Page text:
BRISTOL - Guests were already lined up ready to get the first swigs of beer at Immanuel Lutheran Church’s version of Oktoberfest on Friday evening. The church kicked off its 5th annual German Festival, where all the proceeds made from the festival will go towards the school.
“Today is just a teaser,” said Jason Krueger, chair of the festival. “Tomorrow is the fuller day with more entertainment and food. Today we’re serving up sauerkraut, bratwurst and spatzle (a type of egg-noodle dumpling.)”
Sal Bounafede, a member of the Lutheran Church for 28 years, volunteered to make the bratwurst.
“It’s like a hot dog, but better,” Bounafede explained as he grilled food. “We just add a little bit of salt, pepper and paprika. Some like theirs with sauerkraut, others like theirs with mustard.”
Bounafede, who’s been helping since the festival started five years ago, thinks the fair is a successful idea.
“It’s really helped with our church. This is just the opener; the whole enchilada is going to be tomorrow. Everyone’s going to love the biergarten and we’re praying to the Lord that the weather stays awesome,” said Bounafede.
Krueger, who said this is the biggest tent they’ve had since they started the festival, is proud to have three different beers on tap, including Spaten Oktoberfest, Paulanger and Budlight. In previous years, Krueger said that the Spaten has been the most popular beer.
“It’s a dark and sweet dessert beer that everyone loves. It’s got a full body with a great finish. It’s smooth and higher in alcohol content and is paired nicely with a bratwurst. The Paulanger is a crisp lager and the Budlight is for those who wish to stay hydrated,” he joked.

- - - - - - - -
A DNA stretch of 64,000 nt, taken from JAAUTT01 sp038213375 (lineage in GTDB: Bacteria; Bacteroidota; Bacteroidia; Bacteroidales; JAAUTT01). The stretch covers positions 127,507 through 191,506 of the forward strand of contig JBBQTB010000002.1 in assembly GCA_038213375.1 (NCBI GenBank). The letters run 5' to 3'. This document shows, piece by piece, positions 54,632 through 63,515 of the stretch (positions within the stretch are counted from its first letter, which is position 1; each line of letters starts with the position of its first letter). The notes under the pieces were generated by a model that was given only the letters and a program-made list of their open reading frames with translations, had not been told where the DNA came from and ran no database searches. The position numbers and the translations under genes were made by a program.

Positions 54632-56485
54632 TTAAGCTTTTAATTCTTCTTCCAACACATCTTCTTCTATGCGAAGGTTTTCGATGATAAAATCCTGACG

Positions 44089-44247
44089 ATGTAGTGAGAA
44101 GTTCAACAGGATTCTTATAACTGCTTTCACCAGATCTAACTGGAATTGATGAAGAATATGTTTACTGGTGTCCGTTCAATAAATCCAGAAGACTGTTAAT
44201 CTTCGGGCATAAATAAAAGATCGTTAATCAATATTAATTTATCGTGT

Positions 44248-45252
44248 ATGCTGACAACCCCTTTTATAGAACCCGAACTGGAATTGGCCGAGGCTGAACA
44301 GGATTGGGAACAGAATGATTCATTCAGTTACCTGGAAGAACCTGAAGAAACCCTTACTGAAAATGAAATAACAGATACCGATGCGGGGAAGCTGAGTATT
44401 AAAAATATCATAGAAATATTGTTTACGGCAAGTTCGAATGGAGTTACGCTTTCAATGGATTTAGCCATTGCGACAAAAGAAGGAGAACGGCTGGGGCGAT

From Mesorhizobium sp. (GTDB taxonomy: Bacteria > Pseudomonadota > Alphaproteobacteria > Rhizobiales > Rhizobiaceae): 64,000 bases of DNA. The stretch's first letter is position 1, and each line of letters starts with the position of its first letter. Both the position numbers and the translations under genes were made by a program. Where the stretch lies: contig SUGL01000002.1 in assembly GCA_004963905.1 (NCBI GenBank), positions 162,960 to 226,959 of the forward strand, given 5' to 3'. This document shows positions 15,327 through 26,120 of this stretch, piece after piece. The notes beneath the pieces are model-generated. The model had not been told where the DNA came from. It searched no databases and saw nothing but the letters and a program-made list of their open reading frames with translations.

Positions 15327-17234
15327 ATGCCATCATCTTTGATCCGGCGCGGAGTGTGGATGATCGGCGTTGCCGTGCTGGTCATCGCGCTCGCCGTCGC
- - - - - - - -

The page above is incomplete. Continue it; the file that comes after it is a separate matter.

Kevin Read, a member of the church for 25 years, said that every year the festival grows a little bit.
“It’s good to know that it’s growing and that more people are coming. I expect it to be crazy busy tomorrow afternoon when all the children are here and in the evening the entertainment will draw the adult crowd. I recommend watching the Alpenland Tanzer Dancers. They’re very interactive and everyone loves them,” said Read.
There will also be vendors will be selling interesting trinkets such as jewelry, soaps and candies and a children’s section will feature inflatable bounce houses, balloon twisters and face painters.
The festival will be open Saturday from noon to 9 p.m. at Immanuel Lutheran Church, at 154 Meadow St., in Bristol. Admission and parking is free.
For more information about the 2019 German Festival, visit the Facebook page at www.facebook.com/events/338281640124694 .